Legionaries’ Paradise, Part 1: a Tale of two Stories



There are always two versions of the Legion of the Christ:

the official story –full of divine interventions-and the other story, told by those who are not happy with it. For sixty years the Legion maintained -demeaning, threatening and suing detractors- that Marcial Maciel, their founder, was a living saint. But at the end they had to acknowledge the truth: he was a conman, drug addict and a pedophile who even abused his own children.

The quasi-diocese of Cancun-Chetumal under the Legion’s care is no different. This territory, placed under the Legion’s pastoral care in 1970, also spawns two stories. The official story describes the Prelature as the Legion’s self-less evangelization of the Maya people and of the hundreds of thousands of immigrants who flocked to the area to work as laborers and in the tourism industry.

They began with five priests, Mexicans and Irish, and now, forty-five years later, there are seventy-five priests. They began staffing seven parishes and now, five decades later, have over fifty. And they have been able to cope with the demographic explosion of the state of Quintana Roo which has grown from 90, 000 inhabitants in 1970 to 1,600,000 in 2015[1]. There is no denying the numbers and the Legionaries have gained respect and prestige among the people. Some of the priests have worked hard and long, both with the indigenous communities and in working class neighborhoods.

But there is another story that runs parallel, told by the dissidents, some of whom are former Legionaries who, having gone beyond the appearances of the religious order, have become its harshest critics. According to them, this hot and humid area was used by Fr. Maciel as a kind of “Tropical Siberia” where he could exile some of organization’s undesireable elements: be they priests accused of sexual abuse or those who assumed a critical posture vis-à-vis the Legion’s modus operandi. The dissenters are quick to point out, among other things, how Cancun has become a great source of income for the Legion as handsome fair-skinned priests celebrate weddings for the rich and famous in luxury hotels.

According to the official story the Vatican asked the Legionaries to take over sparsely populated Quintana Roo in 1970 and “even the wisest prophet could never have foretold the demographic explosion.”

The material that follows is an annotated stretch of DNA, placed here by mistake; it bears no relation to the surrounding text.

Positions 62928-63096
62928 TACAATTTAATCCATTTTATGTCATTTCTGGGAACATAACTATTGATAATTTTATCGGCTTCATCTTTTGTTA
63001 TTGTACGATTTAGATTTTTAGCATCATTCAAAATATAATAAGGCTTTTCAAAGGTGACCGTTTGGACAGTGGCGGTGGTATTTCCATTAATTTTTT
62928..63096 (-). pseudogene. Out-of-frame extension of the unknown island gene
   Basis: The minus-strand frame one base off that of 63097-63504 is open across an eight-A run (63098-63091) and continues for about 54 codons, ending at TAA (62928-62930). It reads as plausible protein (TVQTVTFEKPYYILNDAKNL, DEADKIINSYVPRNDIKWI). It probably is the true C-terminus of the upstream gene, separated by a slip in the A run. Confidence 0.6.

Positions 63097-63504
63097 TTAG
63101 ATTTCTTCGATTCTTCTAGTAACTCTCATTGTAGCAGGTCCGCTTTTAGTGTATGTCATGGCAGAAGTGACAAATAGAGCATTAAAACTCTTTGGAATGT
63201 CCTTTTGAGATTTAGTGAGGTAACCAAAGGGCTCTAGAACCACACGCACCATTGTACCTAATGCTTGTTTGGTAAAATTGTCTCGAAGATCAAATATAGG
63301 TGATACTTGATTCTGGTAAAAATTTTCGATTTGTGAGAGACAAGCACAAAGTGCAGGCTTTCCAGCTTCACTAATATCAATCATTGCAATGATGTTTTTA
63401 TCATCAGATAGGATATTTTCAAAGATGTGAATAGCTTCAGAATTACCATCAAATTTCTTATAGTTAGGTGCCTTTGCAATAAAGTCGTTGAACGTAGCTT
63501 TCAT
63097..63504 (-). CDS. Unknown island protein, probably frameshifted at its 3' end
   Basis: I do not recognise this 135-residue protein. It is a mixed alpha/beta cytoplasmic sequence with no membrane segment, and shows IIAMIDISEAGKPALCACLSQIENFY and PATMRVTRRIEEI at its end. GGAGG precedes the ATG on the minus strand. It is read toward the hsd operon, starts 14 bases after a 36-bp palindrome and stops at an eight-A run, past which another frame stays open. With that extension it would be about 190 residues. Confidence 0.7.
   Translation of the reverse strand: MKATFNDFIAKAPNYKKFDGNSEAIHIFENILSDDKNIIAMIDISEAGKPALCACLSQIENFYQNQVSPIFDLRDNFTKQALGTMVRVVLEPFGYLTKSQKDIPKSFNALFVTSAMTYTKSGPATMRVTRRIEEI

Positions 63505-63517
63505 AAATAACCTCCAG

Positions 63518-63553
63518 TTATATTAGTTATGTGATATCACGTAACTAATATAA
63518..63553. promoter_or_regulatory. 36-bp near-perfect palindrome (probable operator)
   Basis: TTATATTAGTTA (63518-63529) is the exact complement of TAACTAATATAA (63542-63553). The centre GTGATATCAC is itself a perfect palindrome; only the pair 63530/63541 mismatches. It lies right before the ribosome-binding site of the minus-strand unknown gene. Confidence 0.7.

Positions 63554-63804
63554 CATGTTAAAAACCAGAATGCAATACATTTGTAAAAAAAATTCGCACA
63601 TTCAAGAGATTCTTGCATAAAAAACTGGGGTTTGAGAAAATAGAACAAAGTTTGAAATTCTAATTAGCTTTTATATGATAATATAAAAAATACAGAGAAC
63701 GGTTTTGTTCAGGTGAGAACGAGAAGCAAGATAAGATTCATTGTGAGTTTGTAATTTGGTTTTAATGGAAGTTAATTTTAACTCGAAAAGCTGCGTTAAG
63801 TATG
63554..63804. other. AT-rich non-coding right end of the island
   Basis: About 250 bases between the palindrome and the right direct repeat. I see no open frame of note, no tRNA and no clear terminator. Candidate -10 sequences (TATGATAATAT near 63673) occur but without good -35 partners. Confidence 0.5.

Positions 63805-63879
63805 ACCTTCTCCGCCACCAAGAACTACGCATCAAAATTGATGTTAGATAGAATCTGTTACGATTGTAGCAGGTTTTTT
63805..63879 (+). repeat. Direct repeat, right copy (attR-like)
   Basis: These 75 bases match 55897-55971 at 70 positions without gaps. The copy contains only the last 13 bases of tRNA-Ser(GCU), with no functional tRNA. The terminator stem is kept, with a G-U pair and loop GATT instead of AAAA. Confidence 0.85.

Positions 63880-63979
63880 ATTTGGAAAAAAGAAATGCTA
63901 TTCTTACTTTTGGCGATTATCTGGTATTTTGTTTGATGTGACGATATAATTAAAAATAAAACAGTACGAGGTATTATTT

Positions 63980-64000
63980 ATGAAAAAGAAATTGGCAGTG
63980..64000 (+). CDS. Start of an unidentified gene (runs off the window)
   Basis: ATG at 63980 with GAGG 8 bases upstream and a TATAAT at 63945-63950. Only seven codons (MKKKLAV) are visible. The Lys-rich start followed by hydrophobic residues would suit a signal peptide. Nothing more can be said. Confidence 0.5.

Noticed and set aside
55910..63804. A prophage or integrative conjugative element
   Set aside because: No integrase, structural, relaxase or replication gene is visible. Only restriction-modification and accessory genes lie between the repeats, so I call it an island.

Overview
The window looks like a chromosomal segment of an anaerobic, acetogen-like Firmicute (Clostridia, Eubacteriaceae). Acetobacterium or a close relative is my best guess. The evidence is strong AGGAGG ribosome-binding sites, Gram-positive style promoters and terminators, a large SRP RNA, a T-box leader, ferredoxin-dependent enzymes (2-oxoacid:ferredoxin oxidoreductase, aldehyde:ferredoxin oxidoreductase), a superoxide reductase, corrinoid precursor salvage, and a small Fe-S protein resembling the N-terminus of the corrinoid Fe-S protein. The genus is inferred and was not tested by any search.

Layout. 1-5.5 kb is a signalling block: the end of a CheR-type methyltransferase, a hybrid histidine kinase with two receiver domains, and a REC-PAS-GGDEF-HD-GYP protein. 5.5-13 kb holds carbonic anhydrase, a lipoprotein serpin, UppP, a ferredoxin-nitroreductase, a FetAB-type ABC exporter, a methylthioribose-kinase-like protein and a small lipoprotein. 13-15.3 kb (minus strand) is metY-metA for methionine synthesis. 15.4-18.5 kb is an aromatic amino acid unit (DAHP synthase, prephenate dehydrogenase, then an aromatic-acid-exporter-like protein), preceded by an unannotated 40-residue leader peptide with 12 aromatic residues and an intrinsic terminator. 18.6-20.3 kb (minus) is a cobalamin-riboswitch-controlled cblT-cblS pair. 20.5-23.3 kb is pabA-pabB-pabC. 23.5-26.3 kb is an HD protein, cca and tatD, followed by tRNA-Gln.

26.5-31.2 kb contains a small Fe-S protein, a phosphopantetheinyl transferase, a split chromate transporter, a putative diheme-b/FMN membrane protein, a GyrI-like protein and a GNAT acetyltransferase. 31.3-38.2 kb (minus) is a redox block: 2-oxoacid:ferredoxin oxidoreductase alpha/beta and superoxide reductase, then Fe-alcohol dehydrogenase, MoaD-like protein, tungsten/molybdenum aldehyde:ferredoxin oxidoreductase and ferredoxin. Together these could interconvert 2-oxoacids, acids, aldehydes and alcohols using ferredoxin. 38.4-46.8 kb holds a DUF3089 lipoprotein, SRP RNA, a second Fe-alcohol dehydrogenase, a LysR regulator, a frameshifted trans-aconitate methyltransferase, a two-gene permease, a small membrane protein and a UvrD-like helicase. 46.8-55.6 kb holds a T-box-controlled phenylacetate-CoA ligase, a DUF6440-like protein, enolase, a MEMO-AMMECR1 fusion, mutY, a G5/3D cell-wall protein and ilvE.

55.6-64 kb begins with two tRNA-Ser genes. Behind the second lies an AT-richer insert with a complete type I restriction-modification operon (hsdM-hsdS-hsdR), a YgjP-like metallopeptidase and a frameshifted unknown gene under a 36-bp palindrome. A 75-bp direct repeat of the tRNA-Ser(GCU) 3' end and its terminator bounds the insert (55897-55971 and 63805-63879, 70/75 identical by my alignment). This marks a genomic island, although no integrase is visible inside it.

According to Legionary priest on a limb, Fr. Pablo Pérez Guajardo, a native of Saltillo, Mexico, Fr. Maciel, the astute founder, secured the Prelature for his Legionaries because he had insider information, thanks to his relationship with the then Minister for the Interior and later president, Luis Echeverría, that the Mexican government would invest millions of dollars in creating this huge Caribbean tourist paradise. “The Legion- according to the official version-“launched a frenetic crusade to provide the Prelature with dignified churches”[2]

The alternative version accepts this fact but accuses the Legionaries of invading green areas and taking over public spaces to build their churches. In their ruthless expansion the Legionaries have been aided and abetted by en enterprising hotelier, Fernando García Zalvidea; said collaborator had been imprisoned on charges of money laundering for the Juarez drug cartel. And (as is not uncommon in certain countries) he was released after serving only thirteen months of his sentence.

On November 21st, 2015, the Cancun-Chetumal Prelature is celebrating its 45th anniversary under the direction of the Legionaries of Christ, the order founded by Marcial Maciel on January 3, 1941 in the basement of a house in Mexico City’s Colonia Juárez. On this festive occasion the Legion is launching two monumental projects: the Basilica of Santa María Guadalupe del Mar, with a 350 feet high cross, which will become the Catholic icon for Cancun, costing approximately 12 million dollars. The second project is a large seminary which will run into 57 million Mexican pesos (about five million US dollars) and will have an Olympic-size swimming pool, soccer fields, basketball courts, housing up to a hundred seminarians.

[1] Normally, the Catholic Church is divided into dioceses: specific territories, staffed by local clergy, headed by a bishop. In certain exceptional cases Rome will create a “prelature” when the “Church structure” is underdeveloped and there are not enough local clergy  to meet the pastoral needs of the populace. “The Holy See” may ask a religious order to help out. “Prelatures” are often poor and isolated indigenous communities. In Mexico Franciscan Friars staff the prelatures of El Nayar (Nayarit state) and El Salto (Durango), while the Salesians take care of the Mixes communities in Oaxaca. The Jesuits  staffed the Tarahumara communities in Chihuahua state from 1958-1992.   The Cancun-Chetumal Prelature covers the relatively young state of Quintana Roo in the Yucatan Peninsula.

[2] Citations are from Una Iglesia de corazón misionero, libro de nuestra historia 2010, published by the Prelature in 2010 to mark its 40 anniversary, pages 34 and 39 respectively.

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